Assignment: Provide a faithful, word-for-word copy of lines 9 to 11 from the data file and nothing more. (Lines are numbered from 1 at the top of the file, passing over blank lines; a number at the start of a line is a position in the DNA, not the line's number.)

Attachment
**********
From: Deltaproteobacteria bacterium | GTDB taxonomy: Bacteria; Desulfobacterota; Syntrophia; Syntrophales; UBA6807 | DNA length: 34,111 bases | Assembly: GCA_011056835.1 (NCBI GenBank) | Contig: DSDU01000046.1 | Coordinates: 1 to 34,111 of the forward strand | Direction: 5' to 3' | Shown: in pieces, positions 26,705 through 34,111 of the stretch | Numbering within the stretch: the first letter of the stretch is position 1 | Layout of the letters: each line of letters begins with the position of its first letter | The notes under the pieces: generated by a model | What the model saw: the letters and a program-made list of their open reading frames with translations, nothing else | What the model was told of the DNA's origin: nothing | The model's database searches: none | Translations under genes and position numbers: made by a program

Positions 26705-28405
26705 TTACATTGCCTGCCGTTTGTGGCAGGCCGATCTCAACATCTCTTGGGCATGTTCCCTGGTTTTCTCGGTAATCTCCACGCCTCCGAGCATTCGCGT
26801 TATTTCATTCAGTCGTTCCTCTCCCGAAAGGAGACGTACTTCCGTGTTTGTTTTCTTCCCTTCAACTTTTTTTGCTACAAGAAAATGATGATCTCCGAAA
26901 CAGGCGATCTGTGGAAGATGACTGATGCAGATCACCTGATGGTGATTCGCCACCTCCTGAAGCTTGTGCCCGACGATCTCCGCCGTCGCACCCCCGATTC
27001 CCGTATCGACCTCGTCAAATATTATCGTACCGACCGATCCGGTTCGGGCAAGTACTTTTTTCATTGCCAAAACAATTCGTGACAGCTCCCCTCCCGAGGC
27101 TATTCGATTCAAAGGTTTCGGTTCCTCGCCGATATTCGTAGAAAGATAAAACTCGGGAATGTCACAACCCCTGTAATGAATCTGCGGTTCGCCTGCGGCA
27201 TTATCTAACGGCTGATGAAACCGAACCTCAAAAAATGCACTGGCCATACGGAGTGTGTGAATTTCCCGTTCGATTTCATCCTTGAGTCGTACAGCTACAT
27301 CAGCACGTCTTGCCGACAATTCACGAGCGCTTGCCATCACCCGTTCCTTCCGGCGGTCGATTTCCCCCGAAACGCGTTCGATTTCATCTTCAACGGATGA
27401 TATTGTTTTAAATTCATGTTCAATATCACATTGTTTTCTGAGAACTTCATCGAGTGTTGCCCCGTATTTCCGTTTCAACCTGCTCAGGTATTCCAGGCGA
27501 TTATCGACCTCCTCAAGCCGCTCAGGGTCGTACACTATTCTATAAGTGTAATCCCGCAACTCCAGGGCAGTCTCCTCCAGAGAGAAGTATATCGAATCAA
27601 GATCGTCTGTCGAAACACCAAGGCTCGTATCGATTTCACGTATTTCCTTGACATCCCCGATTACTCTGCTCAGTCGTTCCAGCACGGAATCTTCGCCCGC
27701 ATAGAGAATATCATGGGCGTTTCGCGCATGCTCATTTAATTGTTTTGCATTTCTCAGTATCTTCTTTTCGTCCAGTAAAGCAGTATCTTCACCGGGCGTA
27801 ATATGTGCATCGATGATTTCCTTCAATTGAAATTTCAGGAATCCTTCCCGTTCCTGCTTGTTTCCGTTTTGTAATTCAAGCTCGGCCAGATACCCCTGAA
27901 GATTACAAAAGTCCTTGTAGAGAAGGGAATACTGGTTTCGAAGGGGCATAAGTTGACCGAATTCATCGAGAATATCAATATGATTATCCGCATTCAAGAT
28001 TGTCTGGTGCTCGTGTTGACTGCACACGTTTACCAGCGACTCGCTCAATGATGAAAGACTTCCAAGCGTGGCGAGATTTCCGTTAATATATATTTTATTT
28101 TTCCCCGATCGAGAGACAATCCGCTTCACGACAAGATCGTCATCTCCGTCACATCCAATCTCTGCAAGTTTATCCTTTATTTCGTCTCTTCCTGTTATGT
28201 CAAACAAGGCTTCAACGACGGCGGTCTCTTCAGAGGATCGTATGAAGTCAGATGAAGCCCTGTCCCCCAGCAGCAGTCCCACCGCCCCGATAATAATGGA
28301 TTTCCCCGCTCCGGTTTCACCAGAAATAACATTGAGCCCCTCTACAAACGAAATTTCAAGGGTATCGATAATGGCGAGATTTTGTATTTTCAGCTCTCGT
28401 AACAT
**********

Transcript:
27301 CAGCACGTCTTGCCGACAATTCACGAGCGCTTGCCATCACCCGTTCCTTCCGGCGGTCGATTTCCCCCGAAACGCGTTCGATTTCATCTTCAACGGATGA
27401 TATTGTTTTAAATTCATGTTCAATATCACATTGTTTTCTGAGAACTTCATCGAGTGTTGCCCCGTATTTCCGTTTCAACCTGCTCAGGTATTCCAGGCGA
27501 TTATCGACCTCCTCAAGCCGCTCAGGGTCGTACACTATTCTATAAGTGTAATCCCGCAACTCCAGGGCAGTCTCCTCCAGAGAGAAGTATATCGAATCAA